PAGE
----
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Union bosses fear changes in unfair dismissal law

4 April 2012

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Changes to the UK’s unfair dismissal legislation will encourage more of a ‘hire and fire’ culture, union execs have warned. 

An increase in the qualifying period for protection from unfair dismissal from one year to two years could place around 2.7 million UK workers at an increased risk of losing their jobs, claimed the Trades Union Congress (TUC). 

The Department for Business said the change will boost recruitment and help companies grow. 

Female workers and employees from black and ethnic (BME) communities are particularly at risk from the reduction in protection from unfair dismissal, claims union bosses. 

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Almost 1.4 million part-time female employees have been with their current employer for less than two years, and only around a third (32 per cent) of all BME employees have had the same employer for less than two years – compared with a quarter (25%) of white employees.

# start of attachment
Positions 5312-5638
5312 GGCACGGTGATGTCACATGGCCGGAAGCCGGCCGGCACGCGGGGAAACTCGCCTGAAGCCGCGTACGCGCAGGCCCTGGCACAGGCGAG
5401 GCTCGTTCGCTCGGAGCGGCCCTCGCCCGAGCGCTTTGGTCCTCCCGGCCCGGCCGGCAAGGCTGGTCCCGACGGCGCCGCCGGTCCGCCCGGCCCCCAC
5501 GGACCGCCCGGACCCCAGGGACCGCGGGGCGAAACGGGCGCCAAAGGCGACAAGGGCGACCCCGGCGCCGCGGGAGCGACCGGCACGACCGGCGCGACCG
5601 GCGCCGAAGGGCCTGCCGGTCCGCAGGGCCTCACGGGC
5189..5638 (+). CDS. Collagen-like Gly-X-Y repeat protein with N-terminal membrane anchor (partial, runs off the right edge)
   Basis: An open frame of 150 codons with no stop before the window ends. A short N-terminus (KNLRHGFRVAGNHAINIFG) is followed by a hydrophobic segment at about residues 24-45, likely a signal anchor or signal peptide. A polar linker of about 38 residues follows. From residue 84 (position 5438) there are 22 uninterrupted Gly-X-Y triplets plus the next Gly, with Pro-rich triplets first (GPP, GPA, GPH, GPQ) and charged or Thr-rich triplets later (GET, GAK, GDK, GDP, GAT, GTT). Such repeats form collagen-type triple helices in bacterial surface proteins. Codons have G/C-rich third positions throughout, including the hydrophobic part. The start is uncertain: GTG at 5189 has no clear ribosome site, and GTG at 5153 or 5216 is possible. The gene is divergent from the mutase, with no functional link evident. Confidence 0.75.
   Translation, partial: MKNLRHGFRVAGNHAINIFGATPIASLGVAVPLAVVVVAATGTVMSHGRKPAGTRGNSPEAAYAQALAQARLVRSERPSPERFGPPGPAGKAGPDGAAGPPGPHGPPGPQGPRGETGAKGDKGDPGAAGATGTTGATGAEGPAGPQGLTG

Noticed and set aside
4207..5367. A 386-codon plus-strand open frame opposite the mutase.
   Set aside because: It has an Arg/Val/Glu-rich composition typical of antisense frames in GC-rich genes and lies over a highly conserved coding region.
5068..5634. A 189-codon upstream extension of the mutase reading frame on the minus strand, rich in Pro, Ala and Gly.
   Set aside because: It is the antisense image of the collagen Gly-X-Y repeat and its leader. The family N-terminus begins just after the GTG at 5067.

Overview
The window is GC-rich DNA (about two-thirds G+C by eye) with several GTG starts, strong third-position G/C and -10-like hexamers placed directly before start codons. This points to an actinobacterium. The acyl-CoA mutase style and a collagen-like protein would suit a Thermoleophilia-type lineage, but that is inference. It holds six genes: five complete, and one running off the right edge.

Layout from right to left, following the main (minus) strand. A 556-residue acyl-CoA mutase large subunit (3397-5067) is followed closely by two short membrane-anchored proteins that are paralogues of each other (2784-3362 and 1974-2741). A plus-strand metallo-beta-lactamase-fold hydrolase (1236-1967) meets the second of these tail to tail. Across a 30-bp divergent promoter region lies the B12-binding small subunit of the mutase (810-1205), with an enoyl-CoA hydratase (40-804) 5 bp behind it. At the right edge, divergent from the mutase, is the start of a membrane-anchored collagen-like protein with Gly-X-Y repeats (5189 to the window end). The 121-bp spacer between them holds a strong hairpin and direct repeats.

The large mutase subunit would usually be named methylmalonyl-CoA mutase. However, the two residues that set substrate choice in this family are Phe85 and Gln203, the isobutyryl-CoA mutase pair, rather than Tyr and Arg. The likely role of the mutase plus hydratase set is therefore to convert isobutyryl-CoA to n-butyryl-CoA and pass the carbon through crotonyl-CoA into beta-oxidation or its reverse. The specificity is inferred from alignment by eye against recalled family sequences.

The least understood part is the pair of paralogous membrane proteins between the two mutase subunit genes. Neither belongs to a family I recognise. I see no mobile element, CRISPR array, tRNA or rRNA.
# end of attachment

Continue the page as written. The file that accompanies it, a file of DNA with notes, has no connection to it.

“The government’s proposals to weaken unfair dismissal rights risk generating a ‘hire and fire’ culture in the UK and will lead to the creation of insecure employment which is here today and gone tomorrow,” said the TUC’s General Secretary Brendan Barber. 

“Cutting back on protection against unfair dismissal will do nothing to boost the economy. If people are constantly in fear of losing their jobs it will lead to even less consumer spending, and losing your job is one of the worst things that can happen to anyone, especially when unemployment is so high.” 

The change in legislation will apply to employees starting employment with a new employer after 6 April 2012.

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